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Canadian Input Prices Fall

James Boston
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Canadian Input Prices Fall

Statistics Canada has released data on input price inflation for the month of May. The Raw Material Price Index has fallen from the April reading of 0.1% to -.04%, the market had expected this metric to show a drop to just -0.1% this month. Industrial Product Prices have also fallen back in May, the month on month change is showing as -0.5% in contrast to the -0.2% contraction in April, consensus was for a return to 0.0% change on the month.

Canada is one of the fastest recovering economies among the developed G7 group. The jury however is still out as to the fundamental strength and stability of this recovery. Recent events such as the rising oil prices are skewing the tax take in this economy and therefore artificially boosting the figures in the short run.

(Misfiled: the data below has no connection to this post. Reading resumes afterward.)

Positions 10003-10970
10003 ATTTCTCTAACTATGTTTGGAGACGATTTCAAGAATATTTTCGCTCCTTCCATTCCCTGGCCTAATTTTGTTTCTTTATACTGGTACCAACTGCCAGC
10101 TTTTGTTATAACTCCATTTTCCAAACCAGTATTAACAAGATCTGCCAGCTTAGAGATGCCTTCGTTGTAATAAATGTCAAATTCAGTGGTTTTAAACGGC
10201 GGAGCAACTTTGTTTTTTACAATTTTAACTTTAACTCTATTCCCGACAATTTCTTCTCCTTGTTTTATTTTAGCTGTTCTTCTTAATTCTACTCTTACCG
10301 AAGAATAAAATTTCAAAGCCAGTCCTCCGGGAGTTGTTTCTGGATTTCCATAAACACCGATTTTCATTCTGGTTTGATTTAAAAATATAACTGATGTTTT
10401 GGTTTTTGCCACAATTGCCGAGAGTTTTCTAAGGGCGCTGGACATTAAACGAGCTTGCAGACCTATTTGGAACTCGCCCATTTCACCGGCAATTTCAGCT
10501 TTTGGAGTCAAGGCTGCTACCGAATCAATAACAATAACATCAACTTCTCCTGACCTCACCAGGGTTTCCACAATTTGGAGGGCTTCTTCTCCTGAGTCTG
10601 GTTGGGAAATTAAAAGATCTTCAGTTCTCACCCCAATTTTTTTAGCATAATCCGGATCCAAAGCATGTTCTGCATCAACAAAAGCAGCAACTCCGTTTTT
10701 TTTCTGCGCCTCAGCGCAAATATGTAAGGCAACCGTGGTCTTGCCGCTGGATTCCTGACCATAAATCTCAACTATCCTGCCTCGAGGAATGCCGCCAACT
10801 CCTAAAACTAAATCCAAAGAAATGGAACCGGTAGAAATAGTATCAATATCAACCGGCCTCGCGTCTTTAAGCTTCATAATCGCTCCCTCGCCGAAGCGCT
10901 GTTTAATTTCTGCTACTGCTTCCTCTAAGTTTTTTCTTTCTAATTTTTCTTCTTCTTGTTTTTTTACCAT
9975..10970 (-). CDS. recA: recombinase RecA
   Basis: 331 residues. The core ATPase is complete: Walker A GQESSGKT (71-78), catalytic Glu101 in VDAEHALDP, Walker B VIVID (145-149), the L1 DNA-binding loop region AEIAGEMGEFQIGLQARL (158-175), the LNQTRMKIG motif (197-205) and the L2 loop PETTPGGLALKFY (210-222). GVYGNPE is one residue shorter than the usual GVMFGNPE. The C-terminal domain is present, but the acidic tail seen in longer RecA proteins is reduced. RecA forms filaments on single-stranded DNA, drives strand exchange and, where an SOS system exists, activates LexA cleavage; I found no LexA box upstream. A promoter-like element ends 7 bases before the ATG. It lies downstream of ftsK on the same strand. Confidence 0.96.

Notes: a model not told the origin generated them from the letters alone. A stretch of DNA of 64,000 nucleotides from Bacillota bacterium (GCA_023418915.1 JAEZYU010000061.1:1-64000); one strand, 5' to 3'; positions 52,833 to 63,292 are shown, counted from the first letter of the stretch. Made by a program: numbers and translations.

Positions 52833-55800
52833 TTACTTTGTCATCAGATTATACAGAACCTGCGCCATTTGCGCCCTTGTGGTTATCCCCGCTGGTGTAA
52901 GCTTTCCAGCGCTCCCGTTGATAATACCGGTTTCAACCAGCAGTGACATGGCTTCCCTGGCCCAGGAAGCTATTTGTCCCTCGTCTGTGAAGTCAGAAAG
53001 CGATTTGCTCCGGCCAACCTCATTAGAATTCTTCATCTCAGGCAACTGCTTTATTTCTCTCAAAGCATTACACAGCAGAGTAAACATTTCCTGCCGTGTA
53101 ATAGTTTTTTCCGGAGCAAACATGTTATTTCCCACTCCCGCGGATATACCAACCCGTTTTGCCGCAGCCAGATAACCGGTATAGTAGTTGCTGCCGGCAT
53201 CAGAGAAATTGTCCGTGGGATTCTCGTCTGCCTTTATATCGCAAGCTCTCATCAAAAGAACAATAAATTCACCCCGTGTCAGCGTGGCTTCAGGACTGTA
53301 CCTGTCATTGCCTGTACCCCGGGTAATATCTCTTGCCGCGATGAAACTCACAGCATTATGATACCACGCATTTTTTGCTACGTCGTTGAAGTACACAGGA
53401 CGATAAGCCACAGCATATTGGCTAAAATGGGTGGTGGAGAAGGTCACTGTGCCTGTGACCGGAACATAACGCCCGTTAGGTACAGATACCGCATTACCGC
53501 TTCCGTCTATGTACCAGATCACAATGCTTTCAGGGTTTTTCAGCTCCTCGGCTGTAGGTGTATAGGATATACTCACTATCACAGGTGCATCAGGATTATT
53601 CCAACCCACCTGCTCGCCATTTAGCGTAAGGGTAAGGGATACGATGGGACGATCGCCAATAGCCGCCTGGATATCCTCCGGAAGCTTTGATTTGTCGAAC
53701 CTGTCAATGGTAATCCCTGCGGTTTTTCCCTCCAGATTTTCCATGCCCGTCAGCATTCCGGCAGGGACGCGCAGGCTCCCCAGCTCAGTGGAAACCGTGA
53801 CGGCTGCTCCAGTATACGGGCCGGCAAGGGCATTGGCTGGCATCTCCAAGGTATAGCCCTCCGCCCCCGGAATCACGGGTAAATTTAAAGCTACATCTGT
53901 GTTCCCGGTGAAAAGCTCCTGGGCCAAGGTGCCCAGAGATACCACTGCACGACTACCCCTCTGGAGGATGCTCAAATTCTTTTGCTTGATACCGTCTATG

Looking below the surface there are significant regional disparities in the Canadian recovery, for example Alberta has accounted for over 80% of the new jobs added over the past 12 months. This however is a problem faced by many recovering economies at this stage in the cycle, and unlike Britain for example the provincial nature of Canada allows for more targeted initiatives to address this phenomena.

House price growth too remains a headache for the Canadian authorities, average prices have expanded by 7% according to the last quarterly reading. Measures are being taken to cool this expansion in home prices but many international observers are unsure as to the Canadian authorities insistence that a soft landing is likely.

The recent sharp fall off in business confidence data is testament to rising concerns around the stability of the Canadian recovery. Long-term forecasts for the economy however are interpreting the current challenges facing the Canadian recovery as surmountable, on balance if the risks can be addressed then Canada is better placed than many of it’s peers to make a full economic come back.

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